“How do you improve performance?”

Answer X)
“Well when I was doing my Masters degree, I did my dissertation on the effect of creatine supplementation during repeated sprint performance. We looked at the effect using a crossover design, and I was keen to look at both a controlled shuttle running test and actual sprint performance during actual matches of field hockey. We found that a statistical effect of creatine (vs placebo reducing the rate of fatigue in shuttle running and in the last quarter of a field hockey game. Therefore, creatine supplementation appears to help maintain performance in repeated sprint performance sports.”

Thoughts running through my head;
“Very interesting and nice attempt. This is a good answer, but sorry no! You have tried to do something applied, but you have assumed that all coaches read Journal of Applied Nutrition (or equiv), and applied science is sitting back and waiting to be consulted. You could well be wheat in research and teaching, you could well have been applied wheat, if you had got out there and worked with some coaches. You still could, if you truly want a career in the applied world, go get 2-3 years of experience and rejoin the blog here.”

Y) “Ah well, that’s a difficult question, because for a support practitioner to have an effect on performance, you must first gain the trust of the coach. What I have found is that if I go in quoting journal articles, or telling them how they should be training, their trust in what I have to offer is questionable. But on several occasions I have changed tack and knocked on the door of a coach and simply asked if I can help. I have explained that I am a budding sports scientist, but that I would really like to learn from their programme, help out with timing or videoing, and if at some point I see an area that I think could benefit, then I will look for an appropriate moment to see what they thought of the idea. From here the relationship can develop and you can introduce more and more scientific concepts.”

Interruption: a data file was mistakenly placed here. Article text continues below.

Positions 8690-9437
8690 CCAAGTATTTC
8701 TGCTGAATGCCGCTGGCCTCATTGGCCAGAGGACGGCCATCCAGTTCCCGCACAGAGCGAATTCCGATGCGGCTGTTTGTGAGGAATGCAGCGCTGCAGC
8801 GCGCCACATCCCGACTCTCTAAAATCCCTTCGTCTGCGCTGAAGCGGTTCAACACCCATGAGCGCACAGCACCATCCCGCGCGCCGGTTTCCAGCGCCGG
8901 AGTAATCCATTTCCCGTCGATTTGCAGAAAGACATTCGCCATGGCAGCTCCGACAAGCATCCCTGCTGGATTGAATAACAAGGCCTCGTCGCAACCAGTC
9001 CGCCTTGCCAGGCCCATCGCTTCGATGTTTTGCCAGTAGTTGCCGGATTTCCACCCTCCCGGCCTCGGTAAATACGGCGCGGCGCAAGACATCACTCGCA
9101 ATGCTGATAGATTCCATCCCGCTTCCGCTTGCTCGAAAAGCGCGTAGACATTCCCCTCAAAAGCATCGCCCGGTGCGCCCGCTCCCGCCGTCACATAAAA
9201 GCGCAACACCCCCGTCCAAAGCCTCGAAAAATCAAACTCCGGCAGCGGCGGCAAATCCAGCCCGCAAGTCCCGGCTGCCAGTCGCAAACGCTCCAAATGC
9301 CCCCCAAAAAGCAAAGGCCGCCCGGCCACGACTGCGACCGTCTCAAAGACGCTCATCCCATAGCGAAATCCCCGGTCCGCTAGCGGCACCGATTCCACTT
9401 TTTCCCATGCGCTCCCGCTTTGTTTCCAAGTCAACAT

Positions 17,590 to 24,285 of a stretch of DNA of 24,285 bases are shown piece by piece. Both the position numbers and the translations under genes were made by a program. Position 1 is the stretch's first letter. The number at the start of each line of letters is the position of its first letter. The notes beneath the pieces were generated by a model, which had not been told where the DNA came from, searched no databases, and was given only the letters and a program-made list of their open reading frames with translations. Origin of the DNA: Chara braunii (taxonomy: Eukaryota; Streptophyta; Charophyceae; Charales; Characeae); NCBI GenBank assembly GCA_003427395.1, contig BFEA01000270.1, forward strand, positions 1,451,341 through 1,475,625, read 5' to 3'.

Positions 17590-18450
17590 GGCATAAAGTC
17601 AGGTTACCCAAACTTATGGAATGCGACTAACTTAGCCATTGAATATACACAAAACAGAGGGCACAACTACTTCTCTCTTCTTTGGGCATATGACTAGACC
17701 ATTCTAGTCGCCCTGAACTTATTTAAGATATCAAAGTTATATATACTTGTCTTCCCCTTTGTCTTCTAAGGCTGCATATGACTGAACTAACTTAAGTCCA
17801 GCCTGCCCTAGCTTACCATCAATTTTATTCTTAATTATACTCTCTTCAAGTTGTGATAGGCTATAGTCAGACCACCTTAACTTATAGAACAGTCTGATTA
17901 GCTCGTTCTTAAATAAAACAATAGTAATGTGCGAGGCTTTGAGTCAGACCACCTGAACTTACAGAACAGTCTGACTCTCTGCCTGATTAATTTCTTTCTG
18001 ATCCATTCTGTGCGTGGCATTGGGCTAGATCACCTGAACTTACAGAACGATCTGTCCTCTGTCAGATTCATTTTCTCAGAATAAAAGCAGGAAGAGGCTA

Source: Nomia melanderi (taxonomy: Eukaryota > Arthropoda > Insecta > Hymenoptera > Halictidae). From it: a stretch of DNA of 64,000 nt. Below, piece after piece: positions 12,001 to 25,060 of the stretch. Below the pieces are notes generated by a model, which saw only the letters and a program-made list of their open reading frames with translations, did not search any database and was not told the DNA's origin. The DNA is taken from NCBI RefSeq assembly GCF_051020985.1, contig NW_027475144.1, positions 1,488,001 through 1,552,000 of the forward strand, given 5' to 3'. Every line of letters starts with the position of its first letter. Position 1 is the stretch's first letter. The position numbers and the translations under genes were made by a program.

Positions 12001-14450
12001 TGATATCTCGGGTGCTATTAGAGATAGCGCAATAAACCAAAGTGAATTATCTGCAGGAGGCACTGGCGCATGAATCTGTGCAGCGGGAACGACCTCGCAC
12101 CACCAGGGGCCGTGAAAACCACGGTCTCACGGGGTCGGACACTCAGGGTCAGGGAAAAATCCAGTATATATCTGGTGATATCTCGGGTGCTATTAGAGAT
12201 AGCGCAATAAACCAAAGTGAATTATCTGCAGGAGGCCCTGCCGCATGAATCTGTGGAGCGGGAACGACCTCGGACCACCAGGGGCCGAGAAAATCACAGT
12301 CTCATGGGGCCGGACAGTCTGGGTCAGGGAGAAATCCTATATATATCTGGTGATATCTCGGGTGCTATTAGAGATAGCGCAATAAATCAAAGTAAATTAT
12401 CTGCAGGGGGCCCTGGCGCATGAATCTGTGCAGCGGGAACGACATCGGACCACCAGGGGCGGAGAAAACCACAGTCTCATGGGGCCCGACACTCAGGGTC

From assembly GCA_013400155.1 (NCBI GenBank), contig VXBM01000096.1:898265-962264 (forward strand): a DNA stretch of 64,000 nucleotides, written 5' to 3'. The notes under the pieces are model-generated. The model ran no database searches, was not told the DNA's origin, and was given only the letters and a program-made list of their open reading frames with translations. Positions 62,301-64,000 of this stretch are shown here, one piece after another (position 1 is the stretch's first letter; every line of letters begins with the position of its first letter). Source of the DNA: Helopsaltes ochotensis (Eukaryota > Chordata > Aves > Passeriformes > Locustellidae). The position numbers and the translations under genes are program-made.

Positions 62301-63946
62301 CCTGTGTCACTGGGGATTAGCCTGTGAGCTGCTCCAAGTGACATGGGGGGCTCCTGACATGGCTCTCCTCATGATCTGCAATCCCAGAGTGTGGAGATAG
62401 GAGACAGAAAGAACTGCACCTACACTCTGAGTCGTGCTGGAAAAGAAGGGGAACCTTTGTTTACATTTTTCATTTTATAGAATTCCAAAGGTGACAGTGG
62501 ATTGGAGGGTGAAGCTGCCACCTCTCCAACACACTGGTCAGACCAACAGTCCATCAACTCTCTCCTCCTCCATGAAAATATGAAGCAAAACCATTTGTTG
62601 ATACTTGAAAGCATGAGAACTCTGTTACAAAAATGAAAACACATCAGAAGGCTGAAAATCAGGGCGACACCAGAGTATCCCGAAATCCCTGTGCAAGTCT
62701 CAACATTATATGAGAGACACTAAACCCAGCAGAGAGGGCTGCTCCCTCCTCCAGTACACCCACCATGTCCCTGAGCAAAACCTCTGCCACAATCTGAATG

Thoughts running through my head;

“Oh you smashing little cherub sent from the Gods of Olympia. You are up and running and now I want to know more from you (cue follow up questions). You have shown industry, resilience and motivation to get out there and learn your craft. You have probably cried in your car, probably listening to Love FM, on the way home from your first few clumsy attempts at bumbling into a sports club, (Lord Flashheart Style) offering your knowledge and citations and been harshly dismissed. But you have risen again, like a phoenix from the flames of the cauldron, wanting to find a way in, and hark, you have reflected, learned, adapted, tried again. And so it came to pass that you are one of the chosen ones.”

To answer X, you might receive some follow up questions based on your understanding of the data, background area, context and applicability. But can you see in comparison to Y, the outlook is entirely different. The task as an interviewer is to assess someone’s competence to undertake a paid role with that company. There is nothing more nerve wracking than appointing someone on a punt, hoping fingers crossed, with as much induction, supervision and management as you can spare, sending  an aspiring practitioner off to work with a coach not knowing if they are going to put their foot in it, or make a na├»ve or clumsy start. The groundwork needs to be done, you need to have earned your applied support stripes, learned from a selection of coaches, made some mistakes reflected hard, questioned the evidence base you thought was so solid, grasped hold of few rare but solid first principles or techniques that can weather any question or storm. You need to have let this experience mature over a minimum period of 2-3 years. Otherwise, (and this is the crunch point) you are not ready to practice, an applied sports science line manager can’t let you loose on day one. The cost of personnel management, especially if an appointment goes wrong is high. Firstly for the practitioner, if they fail and are rejected it is personally hard. The brutal business view of the situation though  is that performance management is extraordinarily costly for any company. The tasks, the emotions, the care all drain resources from those who are performing well and need stretching further. AND THAT is why the fork in the road is so pivotal to the determination of suitability of a practitioner. It is simply too risky to take someone on who hasn’t been out there in the wild! You wouldn't trust a surgeon who hasn't operated before, you wouldn't trust an engineer who hasn't built before, you wouldn't hire a photographer who hasn't photographed before, so you wouldn't employ a sports scientist to practice without them having a record of working with coaches.

X is an attempt to put sport into science
Y is an attempt to put science into sports

In applied sports science you must have developed some craft down the sport prong of the fork, Y.

Read on for how to structure your response to the majority of interview questions.

*Disclaimer: To reiterate this blog is for applied sports science, you are allowed to follow other careers!